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Fossil fuels - the rate we use them


The world gets through a lot of fossil fuels:

• 7,896.4 million metric tons of coal in 2013 (21.6 million metric tons per day, 250 metric tons per second)

• 91,330,895 barrels of oil per day in 2013 (168 m3 per second)

• 3,347.63 billion m3 of natural gas in 2013 (9.2 km3 per day, 106,082 m3 per second)

This film tries to make those numbers physically meaningful – to make the quantities ‘real’; more than ‘just numbers’. All the graphics in the film are based on real quantities.

• The coal we use each day would form a pile 236 metres high and 673 metres across. We could fill a volume the size of the UN Secretariat Building with coal every 17 minutes.

• At the rate we use oil, we could fill an Olympic swimming pool every 15 seconds. We could fill a volume the size of the UN Secretariat Building with oil every 30 minutes.

• The rate at which we use natural gas is equivalent to gas travelling along a pipe with an internal diameter of 60 metres at hurricane speeds (135 km/h / 84 mph). We could fill a volume the size of the UN Secretariat Building with natural gas in under 3 seconds. We use a cubic kilometre of gas every 2 hours 37 minutes and a cubic mile of the stuff every 10 hours 54 minutes.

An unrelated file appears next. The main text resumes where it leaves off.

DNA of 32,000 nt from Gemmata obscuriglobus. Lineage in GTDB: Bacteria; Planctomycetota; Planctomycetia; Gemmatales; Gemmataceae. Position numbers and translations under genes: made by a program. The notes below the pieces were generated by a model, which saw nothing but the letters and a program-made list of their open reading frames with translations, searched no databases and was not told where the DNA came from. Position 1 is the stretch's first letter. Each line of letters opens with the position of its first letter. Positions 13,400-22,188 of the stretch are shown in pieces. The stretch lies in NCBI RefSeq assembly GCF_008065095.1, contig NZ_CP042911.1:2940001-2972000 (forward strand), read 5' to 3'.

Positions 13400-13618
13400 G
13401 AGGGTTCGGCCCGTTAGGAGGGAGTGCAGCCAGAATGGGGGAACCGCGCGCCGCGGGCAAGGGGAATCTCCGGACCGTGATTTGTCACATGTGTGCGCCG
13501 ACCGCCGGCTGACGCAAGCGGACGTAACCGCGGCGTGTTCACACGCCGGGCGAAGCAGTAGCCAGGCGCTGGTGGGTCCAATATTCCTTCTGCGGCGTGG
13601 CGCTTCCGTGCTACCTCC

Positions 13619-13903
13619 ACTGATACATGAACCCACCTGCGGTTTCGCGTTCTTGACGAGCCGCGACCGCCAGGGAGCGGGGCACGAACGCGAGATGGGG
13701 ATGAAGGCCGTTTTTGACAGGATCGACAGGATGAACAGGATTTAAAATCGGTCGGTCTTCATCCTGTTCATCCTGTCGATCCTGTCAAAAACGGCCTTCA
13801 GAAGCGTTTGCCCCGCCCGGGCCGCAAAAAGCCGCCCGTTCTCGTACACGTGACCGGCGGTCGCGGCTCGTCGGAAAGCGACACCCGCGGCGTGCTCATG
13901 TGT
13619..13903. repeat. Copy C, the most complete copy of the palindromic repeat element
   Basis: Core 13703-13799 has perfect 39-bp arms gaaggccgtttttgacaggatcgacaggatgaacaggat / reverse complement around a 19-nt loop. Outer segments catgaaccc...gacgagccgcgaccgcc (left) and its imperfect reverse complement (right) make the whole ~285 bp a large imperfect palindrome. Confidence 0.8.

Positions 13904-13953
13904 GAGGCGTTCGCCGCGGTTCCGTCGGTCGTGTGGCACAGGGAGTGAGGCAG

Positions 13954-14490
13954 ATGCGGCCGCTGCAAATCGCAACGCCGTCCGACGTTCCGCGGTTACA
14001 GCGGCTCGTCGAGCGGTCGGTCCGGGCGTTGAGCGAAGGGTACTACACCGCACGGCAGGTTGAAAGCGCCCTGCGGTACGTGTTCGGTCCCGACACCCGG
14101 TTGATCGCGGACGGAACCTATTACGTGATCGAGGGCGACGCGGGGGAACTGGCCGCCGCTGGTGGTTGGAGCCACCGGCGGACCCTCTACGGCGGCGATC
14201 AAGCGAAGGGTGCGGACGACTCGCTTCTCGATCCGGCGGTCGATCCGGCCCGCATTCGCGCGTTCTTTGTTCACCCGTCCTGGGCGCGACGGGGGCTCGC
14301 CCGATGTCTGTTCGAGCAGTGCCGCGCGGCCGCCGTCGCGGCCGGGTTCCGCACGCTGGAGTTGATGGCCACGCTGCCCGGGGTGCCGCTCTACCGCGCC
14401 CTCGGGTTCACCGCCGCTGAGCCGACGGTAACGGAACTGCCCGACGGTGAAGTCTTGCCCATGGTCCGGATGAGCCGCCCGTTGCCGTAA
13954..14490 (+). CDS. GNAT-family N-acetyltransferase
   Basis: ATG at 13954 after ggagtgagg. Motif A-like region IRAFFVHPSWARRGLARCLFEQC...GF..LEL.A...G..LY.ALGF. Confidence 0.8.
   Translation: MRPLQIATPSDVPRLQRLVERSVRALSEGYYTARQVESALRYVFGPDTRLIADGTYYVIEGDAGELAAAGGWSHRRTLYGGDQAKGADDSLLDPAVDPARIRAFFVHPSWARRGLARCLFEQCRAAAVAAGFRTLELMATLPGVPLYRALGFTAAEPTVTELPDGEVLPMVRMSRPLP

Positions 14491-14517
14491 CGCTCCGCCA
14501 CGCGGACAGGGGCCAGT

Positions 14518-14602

The world’s use of fossil fuels is increasing, not decreasing. Renewable energy will help, but it cannot keep up with the demand for energy. The International Renewable Energy Agency’s most optimistic road-map suggests that renewables will not displace fossil fuels for decades, which is a problem because we are adding carbon dioxide to the atmosphere at an increasing rate.

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